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Habitual dietary fibre intake influences gut microbiota response to an inulin-type fructan prebiotic: a randomised, double-blind, placebo-controlled, cross-over, human intervention study

  • Genelle Healey (a1) (a2), Rinki Murphy (a3), Christine Butts (a2), Louise Brough (a1), Kevin Whelan (a4) and Jane Coad (a1)...

Dysbiotic gut microbiota have been implicated in human disease. Diet-based therapeutic strategies have been used to manipulate the gut microbiota towards a more favourable profile. However, it has been demonstrated that large inter-individual variability exists in gut microbiota response to a dietary intervention. The primary objective of this study was to investigate whether habitually low dietary fibre (LDF) v. high dietary fibre (HDF) intakes influence gut microbiota response to an inulin-type fructan prebiotic. In this randomised, double-blind, placebo-controlled, cross-over study, thirty-four healthy participants were classified as LDF or HDF consumers. Gut microbiota composition (16S rRNA bacterial gene sequencing) and SCFA concentrations were assessed following 3 weeks of daily prebiotic supplementation (Orafti® Synergy 1; 16 g/d) or placebo (Glucidex® 29 Premium; 16 g/d), as well as after 3 weeks of the alternative intervention, following a 3-week washout period. In the LDF group, the prebiotic intervention led to an increase in Bifidobacterium (P=0·001). In the HDF group, the prebiotic intervention led to an increase in Bifidobacterium (P<0·001) and Faecalibacterium (P=0·010) and decreases in Coprococcus (P=0·010), Dorea (P=0·043) and Ruminococcus (Lachnospiraceae family) (P=0·032). This study demonstrates that those with HDF intakes have a greater gut microbiota response and are therefore more likely to benefit from an inulin-type fructan prebiotic than those with LDF intakes. Future studies aiming to modulate the gut microbiota and improve host health, using an inulin-type fructan prebiotic, should take habitual dietary fibre intake into account.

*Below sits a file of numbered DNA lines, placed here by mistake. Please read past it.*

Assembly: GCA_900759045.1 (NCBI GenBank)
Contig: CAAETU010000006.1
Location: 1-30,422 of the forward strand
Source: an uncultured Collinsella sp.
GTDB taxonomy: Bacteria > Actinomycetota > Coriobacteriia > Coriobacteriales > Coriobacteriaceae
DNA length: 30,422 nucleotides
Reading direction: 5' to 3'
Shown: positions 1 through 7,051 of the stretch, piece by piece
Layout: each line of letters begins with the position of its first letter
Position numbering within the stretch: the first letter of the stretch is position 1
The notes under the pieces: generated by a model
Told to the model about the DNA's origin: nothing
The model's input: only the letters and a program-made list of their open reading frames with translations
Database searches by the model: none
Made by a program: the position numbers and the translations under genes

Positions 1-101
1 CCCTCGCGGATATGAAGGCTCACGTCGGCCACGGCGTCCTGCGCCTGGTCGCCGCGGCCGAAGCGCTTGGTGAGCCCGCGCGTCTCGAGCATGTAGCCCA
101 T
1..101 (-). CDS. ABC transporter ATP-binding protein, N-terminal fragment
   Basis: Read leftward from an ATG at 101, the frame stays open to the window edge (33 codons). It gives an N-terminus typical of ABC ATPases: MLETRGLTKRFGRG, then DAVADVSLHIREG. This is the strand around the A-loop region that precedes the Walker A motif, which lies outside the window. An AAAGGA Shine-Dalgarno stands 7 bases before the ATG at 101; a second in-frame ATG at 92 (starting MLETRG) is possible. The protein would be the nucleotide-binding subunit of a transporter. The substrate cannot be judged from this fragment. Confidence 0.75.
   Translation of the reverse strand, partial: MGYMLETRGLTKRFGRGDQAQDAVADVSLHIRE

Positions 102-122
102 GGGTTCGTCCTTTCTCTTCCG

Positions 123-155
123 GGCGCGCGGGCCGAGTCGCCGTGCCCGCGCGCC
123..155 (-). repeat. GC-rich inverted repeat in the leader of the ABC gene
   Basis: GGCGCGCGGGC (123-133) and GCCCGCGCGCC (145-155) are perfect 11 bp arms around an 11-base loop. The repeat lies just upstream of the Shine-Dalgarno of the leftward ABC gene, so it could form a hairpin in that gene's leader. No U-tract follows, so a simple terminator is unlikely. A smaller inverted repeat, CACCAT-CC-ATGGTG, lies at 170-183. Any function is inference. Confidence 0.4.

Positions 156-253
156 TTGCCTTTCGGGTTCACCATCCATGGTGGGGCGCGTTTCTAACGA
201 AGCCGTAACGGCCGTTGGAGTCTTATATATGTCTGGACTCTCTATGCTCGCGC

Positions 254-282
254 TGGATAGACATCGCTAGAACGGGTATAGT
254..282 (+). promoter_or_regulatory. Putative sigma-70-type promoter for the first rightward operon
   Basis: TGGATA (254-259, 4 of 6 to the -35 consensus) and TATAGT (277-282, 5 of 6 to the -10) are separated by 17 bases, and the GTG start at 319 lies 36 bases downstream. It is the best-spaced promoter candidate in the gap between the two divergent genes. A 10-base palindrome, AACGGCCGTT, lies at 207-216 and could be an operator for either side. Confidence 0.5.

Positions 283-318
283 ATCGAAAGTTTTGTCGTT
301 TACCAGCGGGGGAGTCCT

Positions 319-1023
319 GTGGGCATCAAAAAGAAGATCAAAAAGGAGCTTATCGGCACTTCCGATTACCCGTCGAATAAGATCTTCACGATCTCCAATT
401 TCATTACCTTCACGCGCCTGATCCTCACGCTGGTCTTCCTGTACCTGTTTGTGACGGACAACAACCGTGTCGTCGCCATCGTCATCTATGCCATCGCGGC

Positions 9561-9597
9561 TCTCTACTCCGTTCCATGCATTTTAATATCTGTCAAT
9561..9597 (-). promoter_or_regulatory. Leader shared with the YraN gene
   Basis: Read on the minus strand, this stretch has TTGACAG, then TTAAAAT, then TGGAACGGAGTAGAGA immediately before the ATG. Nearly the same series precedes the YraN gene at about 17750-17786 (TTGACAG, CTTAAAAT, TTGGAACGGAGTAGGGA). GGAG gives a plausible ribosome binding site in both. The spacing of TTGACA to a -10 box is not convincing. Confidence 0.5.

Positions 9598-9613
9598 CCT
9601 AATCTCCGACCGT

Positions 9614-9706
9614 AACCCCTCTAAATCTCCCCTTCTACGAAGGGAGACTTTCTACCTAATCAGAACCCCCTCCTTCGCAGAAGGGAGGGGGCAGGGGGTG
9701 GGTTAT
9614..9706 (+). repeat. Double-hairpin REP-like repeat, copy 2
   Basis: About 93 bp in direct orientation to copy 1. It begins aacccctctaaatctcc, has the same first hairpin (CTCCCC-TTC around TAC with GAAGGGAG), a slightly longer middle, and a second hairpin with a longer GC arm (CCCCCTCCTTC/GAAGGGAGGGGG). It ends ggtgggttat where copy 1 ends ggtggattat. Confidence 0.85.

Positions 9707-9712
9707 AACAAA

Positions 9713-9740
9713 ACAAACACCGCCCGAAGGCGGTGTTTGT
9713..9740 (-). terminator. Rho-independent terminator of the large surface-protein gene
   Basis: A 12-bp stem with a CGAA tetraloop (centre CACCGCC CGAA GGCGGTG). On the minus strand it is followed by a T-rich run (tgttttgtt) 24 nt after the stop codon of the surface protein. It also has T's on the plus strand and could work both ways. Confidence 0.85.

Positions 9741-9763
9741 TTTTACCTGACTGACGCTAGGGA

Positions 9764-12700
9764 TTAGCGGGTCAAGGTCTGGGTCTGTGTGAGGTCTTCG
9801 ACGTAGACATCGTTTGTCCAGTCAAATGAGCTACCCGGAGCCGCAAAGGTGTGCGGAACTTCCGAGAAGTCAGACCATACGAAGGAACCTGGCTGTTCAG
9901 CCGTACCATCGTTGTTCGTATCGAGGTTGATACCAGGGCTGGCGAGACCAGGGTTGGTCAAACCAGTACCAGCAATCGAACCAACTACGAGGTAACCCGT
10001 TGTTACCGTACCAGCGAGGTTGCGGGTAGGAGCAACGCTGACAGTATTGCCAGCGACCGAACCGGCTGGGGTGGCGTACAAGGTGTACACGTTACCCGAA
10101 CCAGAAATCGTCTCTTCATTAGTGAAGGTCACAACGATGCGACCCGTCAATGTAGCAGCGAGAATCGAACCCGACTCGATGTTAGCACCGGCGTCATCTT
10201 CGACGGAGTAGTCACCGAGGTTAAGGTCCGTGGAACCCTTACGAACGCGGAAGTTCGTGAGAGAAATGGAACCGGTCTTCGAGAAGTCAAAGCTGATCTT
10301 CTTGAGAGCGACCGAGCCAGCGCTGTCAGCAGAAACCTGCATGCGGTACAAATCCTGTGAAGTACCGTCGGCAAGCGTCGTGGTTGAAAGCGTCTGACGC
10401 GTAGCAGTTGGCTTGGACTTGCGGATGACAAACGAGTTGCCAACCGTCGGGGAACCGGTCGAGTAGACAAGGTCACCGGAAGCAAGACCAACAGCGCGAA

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* Corresponding author: G. Healey, email
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